Proteins are the body's "molecular machines" and are central in the countless processes that maintain all living organisms. A protein's function comes about as a direct result of the particular features of its three-dimensional structure. Thus, we need to know this structure in order to properly understand how a protein works, as well as to design drugs to modify the protein's function to treat a disease. The details of this structure are too small to be seen directly, even in the most highly magnified images, and so we use techniques such as nuclear magnetic resonance (NMR) to determine the structure. 

Lung surfactant (LS) is a mixture of lipids and proteins that coats the airspaces in our lungs. Without it, we can't breathe: premature babies are commonly born with deficiencies in LS (this condition is called RDS) and need to be given exogenous LS in order to survive. People of any age who are very ill can sustain damage to their lung surfactant (ARDS). Unfortunately for these people, giving them exogenous LS does not seem to help them very much, likely in part because whatever conditions present in their lungs that lead to ARDS in the first place, rapidly inactivate any additional LS given to them. Our work is aimed at understanding the molecular mechanisms of LS, particularly concerning the essential LS protein SP-B, as well as in designing "ARDS-resistant" peptides based on SP-B.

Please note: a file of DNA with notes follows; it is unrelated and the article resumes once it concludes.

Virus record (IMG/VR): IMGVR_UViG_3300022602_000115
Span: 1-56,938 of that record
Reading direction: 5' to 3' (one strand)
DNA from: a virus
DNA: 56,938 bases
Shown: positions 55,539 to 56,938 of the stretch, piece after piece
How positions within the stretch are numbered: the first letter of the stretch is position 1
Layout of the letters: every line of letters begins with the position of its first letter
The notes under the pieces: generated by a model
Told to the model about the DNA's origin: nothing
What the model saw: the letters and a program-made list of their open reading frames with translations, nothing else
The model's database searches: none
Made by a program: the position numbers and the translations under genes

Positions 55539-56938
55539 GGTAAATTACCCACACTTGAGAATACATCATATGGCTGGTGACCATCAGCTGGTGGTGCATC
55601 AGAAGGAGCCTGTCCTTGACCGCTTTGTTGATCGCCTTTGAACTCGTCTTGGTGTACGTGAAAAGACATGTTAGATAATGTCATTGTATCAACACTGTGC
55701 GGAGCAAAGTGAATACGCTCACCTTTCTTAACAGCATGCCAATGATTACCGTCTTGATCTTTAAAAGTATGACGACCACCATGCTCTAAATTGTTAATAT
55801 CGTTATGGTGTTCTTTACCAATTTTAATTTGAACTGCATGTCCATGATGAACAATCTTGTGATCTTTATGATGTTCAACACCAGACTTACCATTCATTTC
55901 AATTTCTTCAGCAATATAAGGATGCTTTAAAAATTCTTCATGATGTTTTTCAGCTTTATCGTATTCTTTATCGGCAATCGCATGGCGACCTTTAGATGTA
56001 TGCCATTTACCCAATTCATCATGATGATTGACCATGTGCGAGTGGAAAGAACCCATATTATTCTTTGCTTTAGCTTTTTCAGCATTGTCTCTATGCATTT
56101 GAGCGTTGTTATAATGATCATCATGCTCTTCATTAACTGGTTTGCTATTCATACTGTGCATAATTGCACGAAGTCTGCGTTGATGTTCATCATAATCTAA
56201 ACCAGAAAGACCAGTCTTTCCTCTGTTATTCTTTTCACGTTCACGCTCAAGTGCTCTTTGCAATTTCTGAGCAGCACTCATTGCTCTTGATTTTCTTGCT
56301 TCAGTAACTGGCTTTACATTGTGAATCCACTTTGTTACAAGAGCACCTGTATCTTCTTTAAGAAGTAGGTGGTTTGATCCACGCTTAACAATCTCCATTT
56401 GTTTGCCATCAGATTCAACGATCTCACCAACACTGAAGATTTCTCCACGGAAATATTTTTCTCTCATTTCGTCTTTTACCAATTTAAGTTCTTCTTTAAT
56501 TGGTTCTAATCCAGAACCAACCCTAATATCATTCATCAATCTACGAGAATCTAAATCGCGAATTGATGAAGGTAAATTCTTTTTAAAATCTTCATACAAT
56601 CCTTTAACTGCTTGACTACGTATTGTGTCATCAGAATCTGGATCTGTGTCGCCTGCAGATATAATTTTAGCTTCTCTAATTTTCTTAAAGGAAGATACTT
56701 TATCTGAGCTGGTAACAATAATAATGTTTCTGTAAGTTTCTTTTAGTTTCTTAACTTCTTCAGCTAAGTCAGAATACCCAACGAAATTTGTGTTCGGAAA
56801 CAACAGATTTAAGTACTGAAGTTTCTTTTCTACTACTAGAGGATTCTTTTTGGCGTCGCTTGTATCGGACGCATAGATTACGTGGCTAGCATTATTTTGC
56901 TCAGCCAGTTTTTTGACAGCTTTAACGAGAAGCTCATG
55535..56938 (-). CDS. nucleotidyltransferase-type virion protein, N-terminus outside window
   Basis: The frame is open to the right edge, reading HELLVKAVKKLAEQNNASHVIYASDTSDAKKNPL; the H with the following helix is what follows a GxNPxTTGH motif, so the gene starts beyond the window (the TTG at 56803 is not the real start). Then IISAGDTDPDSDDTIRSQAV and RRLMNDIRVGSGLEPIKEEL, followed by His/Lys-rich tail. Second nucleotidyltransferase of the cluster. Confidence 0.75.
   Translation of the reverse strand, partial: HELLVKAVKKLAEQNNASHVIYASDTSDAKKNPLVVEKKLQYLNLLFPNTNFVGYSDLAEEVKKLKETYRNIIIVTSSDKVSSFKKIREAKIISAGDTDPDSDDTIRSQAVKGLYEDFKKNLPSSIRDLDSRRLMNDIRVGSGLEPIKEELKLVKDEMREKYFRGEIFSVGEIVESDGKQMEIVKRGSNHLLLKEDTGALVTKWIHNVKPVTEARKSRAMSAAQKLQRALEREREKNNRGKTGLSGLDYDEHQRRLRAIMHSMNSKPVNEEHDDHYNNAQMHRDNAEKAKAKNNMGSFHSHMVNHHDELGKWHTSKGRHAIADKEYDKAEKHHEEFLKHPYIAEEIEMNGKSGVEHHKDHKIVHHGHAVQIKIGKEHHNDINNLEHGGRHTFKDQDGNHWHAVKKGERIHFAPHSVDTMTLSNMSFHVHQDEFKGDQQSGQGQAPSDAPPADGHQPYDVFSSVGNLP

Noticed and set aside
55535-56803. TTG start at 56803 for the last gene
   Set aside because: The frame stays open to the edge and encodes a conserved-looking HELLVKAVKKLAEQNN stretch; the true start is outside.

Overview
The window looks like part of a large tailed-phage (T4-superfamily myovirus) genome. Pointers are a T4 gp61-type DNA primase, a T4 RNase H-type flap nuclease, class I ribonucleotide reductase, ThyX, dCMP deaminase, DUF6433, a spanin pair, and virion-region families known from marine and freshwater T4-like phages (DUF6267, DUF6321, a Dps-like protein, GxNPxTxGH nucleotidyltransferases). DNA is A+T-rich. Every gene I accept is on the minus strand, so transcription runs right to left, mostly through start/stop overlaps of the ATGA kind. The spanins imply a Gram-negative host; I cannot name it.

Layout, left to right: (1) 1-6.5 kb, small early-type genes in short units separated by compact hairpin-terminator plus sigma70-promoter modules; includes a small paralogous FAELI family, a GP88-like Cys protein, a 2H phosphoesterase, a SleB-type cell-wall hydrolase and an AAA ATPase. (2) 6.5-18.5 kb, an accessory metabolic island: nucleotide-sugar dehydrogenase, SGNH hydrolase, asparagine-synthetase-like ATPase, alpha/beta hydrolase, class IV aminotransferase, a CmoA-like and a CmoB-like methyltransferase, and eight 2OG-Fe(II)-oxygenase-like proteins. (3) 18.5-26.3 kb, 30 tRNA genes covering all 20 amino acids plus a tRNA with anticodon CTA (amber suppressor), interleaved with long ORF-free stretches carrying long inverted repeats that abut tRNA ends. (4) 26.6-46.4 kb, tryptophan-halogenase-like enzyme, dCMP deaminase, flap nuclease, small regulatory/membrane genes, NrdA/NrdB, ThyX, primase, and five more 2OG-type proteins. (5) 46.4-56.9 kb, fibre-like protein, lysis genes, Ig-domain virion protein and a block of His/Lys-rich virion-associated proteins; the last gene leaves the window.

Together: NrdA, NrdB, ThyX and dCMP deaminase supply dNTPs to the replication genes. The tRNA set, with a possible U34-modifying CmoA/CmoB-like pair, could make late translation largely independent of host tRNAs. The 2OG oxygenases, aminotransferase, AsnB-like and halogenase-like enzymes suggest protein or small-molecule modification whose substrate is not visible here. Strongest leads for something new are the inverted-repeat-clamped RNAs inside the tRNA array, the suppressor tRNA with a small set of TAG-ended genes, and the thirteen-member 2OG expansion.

Although hundreds of peptide sequences with anti-bacterial/viral/fungal/tumor properties have been identified, we still have a very poor understanding of the molecular mechanisms by which they disrupt microbial cell function. Suitable antimicrobial peptides (AMPs) have much potential to address the current significant problem of bacterial (and other pathogen) resistance to small molecule antibiotics. In order to successfully develop antimicrobials as therapeutic drugs, it is important to understand how these molecules interact with bacteria.   Much research has been carried out to characterize how  AMPs interact with pathogen lipid membranes.   We are currently focussed on how AMPs interact with other components of pathogens, such as cell envelope carbohydrates and intracellular molecular machines.

While biomolecules are most often characterized in dilute solution, their normal working environment is super-crowded, with concentrations up to 400 g/L!   We are interested in how this crowding affects the structure and dynamics of proteins.